Amazon wants your house and car keys

Yup…Amazon the giant company that you order all the products you love is now searching a way to have access to your house and/or car.


A survey of 1,001 US homeowners conducted by August last year claimed that upwards of 11 million homeowners had packages stolen during the year. They also found that 69% of homeowners believed that letting someone inside their house to leave packages was better than leaving them outside.

This is causing Amazon to search for new ways to have delivery workers be able to access your home and even your car. To do this, they are looking to new tech inventions like the smart lock for the door. If you feel you don’t want them to have access to inside your house then you can opt for them to leave the package (if it fits) inside your car. They hope to do this by possibly utilizing a smart license plate, like the one built already by Phrame.



Image credit: Phrame


The idea currently is to allow them access to your smart plate with a generated token (like a VPN token) from their smartphone app. Once the plate is unlocked they can grab the keys from a pocket and they can then unlock the car and leave the package inside.

It’s a good idea but what stops them from using the keys to drive away in that car?

One solution to this being special keys being made that only allow a car to be unlocked. If the car is a push to start, the special keys would not be able to start the car only unlock.

Would you be open to letting somebody deliver packages directly inside your home or car?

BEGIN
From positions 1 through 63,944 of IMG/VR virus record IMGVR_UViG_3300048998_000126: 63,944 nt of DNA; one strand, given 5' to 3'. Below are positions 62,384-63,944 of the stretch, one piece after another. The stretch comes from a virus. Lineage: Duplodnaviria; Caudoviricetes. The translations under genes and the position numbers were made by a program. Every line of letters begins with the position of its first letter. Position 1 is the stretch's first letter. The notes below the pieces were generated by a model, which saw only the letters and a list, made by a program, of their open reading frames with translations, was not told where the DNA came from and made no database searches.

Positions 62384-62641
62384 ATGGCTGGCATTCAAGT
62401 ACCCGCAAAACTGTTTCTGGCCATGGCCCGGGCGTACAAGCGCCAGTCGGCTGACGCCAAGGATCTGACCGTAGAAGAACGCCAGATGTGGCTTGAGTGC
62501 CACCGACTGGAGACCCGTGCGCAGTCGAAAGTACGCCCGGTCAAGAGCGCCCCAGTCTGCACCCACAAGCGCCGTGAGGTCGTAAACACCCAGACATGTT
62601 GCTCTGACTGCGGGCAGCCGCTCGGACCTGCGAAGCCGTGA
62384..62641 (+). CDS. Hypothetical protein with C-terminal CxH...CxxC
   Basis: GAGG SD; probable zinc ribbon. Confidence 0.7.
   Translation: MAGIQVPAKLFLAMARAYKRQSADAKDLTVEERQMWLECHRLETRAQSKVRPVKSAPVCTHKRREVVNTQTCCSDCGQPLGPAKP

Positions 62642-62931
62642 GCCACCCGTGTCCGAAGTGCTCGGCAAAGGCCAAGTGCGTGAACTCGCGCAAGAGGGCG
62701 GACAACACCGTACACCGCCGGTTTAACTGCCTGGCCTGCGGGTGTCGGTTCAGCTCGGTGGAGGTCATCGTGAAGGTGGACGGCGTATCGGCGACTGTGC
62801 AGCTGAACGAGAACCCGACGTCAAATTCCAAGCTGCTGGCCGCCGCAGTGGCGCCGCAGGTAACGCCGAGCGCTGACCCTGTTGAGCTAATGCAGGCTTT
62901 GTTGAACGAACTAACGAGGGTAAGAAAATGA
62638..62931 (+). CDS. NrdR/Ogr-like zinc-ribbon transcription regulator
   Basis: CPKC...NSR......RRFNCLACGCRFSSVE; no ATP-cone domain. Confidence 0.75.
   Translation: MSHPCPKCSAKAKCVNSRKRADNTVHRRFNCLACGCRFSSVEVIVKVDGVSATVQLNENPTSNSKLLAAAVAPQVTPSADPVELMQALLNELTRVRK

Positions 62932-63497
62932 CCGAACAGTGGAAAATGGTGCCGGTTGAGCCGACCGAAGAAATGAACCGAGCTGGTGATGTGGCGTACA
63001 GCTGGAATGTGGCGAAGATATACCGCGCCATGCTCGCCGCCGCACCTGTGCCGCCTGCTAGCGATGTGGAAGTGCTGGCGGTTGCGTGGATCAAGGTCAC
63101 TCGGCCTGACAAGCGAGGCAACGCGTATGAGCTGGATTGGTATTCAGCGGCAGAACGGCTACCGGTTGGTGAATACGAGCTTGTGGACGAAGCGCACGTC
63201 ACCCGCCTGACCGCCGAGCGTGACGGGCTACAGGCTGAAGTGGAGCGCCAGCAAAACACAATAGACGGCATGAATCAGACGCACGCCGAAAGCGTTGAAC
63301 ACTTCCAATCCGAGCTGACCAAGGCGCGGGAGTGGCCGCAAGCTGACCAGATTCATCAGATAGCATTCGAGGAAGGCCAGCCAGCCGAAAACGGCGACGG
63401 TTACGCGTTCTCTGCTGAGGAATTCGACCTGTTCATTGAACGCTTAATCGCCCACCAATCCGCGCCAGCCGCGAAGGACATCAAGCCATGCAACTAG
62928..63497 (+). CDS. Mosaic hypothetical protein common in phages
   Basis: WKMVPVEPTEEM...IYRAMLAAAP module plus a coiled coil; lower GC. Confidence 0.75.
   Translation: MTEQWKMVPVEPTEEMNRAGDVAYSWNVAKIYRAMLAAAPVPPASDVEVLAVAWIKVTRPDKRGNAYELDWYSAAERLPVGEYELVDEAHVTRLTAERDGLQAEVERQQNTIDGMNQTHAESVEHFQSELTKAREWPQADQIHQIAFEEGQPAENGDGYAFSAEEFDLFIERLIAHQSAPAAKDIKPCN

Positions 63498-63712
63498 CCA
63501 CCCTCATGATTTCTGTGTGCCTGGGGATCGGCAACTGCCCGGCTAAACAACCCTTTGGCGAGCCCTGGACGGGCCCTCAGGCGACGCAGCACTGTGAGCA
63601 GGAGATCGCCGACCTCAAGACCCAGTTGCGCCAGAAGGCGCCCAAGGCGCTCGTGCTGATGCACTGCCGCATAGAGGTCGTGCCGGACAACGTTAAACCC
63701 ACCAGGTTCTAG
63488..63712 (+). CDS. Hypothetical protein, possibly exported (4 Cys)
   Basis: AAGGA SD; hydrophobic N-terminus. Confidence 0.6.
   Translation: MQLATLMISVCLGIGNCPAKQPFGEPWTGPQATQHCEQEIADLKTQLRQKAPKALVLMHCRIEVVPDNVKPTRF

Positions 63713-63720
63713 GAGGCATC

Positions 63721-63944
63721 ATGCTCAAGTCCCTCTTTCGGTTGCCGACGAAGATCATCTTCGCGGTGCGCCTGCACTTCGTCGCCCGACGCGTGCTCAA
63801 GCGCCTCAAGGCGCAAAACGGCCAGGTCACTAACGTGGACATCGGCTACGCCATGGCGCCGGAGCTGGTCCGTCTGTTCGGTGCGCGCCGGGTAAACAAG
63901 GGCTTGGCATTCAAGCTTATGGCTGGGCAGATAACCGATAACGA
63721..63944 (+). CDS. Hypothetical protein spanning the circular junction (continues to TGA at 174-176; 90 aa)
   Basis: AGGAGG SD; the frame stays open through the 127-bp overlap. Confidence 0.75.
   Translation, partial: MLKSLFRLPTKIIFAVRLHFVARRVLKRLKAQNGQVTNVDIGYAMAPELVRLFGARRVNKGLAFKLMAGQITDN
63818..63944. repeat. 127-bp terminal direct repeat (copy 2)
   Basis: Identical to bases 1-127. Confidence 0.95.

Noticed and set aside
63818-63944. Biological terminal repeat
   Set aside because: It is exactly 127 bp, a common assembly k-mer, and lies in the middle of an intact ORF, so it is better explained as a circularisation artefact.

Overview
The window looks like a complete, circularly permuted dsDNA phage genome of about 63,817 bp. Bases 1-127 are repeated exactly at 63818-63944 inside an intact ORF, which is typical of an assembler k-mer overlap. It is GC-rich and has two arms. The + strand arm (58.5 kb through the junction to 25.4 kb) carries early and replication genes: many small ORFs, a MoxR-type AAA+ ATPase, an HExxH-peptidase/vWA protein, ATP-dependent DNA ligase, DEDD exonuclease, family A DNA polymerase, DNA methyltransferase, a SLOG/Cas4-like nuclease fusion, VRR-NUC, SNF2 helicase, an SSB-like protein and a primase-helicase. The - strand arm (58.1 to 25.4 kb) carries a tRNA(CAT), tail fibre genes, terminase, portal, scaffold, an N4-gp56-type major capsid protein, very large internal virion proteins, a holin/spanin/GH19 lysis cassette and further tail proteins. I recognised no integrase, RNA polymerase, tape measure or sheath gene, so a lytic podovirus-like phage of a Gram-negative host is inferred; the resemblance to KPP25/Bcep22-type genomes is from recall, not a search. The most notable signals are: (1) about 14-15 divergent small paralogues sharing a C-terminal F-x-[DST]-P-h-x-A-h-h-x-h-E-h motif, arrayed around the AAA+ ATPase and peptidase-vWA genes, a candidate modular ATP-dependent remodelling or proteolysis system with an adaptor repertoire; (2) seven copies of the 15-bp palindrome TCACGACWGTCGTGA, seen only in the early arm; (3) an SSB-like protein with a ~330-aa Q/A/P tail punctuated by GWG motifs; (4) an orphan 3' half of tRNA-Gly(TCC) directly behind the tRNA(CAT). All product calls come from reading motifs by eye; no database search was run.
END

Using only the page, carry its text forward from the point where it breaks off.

High Sierra

macOS High Sierra Update

High Sierra

Released September 2017

The latest operating system released by Apple is High Sierra. Even though it’s technically a new OS, it’s more of just an upgrade on top of Sierra. Sierra was a very clean system that ran quite smooth so it will be interesting what this new software will bring to the table (the good or the bad).

New Features

A new file system

New video compression standard — (HEVC)

Next-gen graphics processor — (Metal 2)

Updated applications — (Safari, Photos, Mail)


Apple File System:

“Your data is under new management”

Apple has decided to change the way their computers store your files. Utilizing flash technology to create a more advanced file system. Available to every Mac with all-flash internal storage.


  • Future proof  using a new 64-bit architecture to be able to utilize the flash technology now while being ready for the next innovation
  • Responsive – Able to speed through tasks at record time
  • Security – Ability to use the built-in encryption, crash-safe protections, and simpler data backups.



“The new industry standard HEVC (High-Efficiency Video Coding)”

“Up to 40% better compression than the current standard”

Metal 2


This new software allows apps to take full advantage of a systems GPU. Adding new capabilities not thought of for Mac-like, virtual reality, machine learning, and even external GPU support.